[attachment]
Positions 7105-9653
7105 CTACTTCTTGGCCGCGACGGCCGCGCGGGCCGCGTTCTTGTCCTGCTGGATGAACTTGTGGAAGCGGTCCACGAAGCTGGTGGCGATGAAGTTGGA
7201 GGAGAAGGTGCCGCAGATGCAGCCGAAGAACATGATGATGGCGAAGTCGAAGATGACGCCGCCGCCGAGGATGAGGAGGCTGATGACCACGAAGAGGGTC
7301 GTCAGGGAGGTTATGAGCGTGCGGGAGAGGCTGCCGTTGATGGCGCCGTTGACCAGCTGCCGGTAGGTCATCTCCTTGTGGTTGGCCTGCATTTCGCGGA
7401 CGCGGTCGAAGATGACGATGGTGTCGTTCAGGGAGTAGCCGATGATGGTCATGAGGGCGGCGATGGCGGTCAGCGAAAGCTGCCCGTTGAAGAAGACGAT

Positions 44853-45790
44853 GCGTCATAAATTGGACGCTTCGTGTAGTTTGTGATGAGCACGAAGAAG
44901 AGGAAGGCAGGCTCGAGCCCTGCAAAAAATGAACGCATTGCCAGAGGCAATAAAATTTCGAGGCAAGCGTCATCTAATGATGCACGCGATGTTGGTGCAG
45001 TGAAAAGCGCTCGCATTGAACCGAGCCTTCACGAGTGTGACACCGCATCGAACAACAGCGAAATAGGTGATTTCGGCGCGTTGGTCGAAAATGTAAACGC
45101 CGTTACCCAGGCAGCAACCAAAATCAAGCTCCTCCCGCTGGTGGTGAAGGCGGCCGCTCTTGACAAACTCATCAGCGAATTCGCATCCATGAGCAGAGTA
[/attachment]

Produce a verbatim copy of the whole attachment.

Positions 7105-9653
7105 CTACTTCTTGGCCGCGACGGCCGCGCGGGCCGCGTTCTTGTCCTGCTGGATGAACTTGTGGAAGCGGTCCACGAAGCTGGTGGCGATGAAGTTGGA
7201 GGAGAAGGTGCCGCAGATGCAGCCGAAGAACATGATGATGGCGAAGTCGAAGATGACGCCGCCGCCGAGGATGAGGAGGCTGATGACCACGAAGAGGGTC
7301 GTCAGGGAGGTTATGAGCGTGCGGGAGAGGCTGCCGTTGATGGCGCCGTTGACCAGCTGCCGGTAGGTCATCTCCTTGTGGTTGGCCTGCATTTCGCGGA
7401 CGCGGTCGAAGATGACGATGGTGTCGTTCAGGGAGTAGCCGATGATGGTCATGAGGGCGGCGATGGCGGTCAGCGAAAGCTGCCCGTTGAAGAAGACGAT

Positions 44853-45790
44853 GCGTCATAAATTGGACGCTTCGTGTAGTTTGTGATGAGCACGAAGAAG
44901 AGGAAGGCAGGCTCGAGCCCTGCAAAAAATGAACGCATTGCCAGAGGCAATAAAATTTCGAGGCAAGCGTCATCTAATGATGCACGCGATGTTGGTGCAG
45001 TGAAAAGCGCTCGCATTGAACCGAGCCTTCACGAGTGTGACACCGCATCGAACAACAGCGAAATAGGTGATTTCGGCGCGTTGGTCGAAAATGTAAACGC
45101 CGTTACCCAGGCAGCAACCAAAATCAAGCTCCTCCCGCTGGTGGTGAAGGCGGCCGCTCTTGACAAACTCATCAGCGAATTCGCATCCATGAGCAGAGTA